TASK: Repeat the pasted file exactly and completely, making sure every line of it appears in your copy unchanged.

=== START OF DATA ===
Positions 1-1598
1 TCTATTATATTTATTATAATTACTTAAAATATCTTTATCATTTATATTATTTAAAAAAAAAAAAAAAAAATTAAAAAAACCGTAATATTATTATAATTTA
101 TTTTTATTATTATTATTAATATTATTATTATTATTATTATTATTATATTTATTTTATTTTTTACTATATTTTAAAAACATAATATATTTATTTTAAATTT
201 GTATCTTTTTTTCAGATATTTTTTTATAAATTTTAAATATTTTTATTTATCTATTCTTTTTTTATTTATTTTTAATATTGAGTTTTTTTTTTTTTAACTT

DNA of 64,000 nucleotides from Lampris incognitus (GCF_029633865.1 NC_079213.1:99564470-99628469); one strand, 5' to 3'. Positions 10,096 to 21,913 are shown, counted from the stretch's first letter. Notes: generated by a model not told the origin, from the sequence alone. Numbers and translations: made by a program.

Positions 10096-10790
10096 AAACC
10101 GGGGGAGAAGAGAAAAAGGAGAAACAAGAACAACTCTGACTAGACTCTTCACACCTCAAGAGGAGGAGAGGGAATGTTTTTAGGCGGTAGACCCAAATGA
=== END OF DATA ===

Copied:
Positions 1-1598
1 TCTATTATATTTATTATAATTACTTAAAATATCTTTATCATTTATATTATTTAAAAAAAAAAAAAAAAAATTAAAAAAACCGTAATATTATTATAATTTA
101 TTTTTATTATTATTATTAATATTATTATTATTATTATTATTATTATATTTATTTTATTTTTTACTATATTTTAAAAACATAATATATTTATTTTAAATTT
201 GTATCTTTTTTTCAGATATTTTTTTATAAATTTTAAATATTTTTATTTATCTATTCTTTTTTTATTTATTTTTAATATTGAGTTTTTTTTTTTTTAACTT

DNA of 64,000 nucleotides from Lampris incognitus (GCF_029633865.1 NC_079213.1:99564470-99628469); one strand, 5' to 3'. Positions 10,096 to 21,913 are shown, counted from the stretch's first letter. Notes: generated by a model not told the origin, from the sequence alone. Numbers and translations: made by a program.

Positions 10096-10790
10096 AAACC
10101 GGGGGAGAAGAGAAAAAGGAGAAACAAGAACAACTCTGACTAGACTCTTCACACCTCAAGAGGAGGAGAGGGAATGTTTTTAGGCGGTAGACCCAAATGA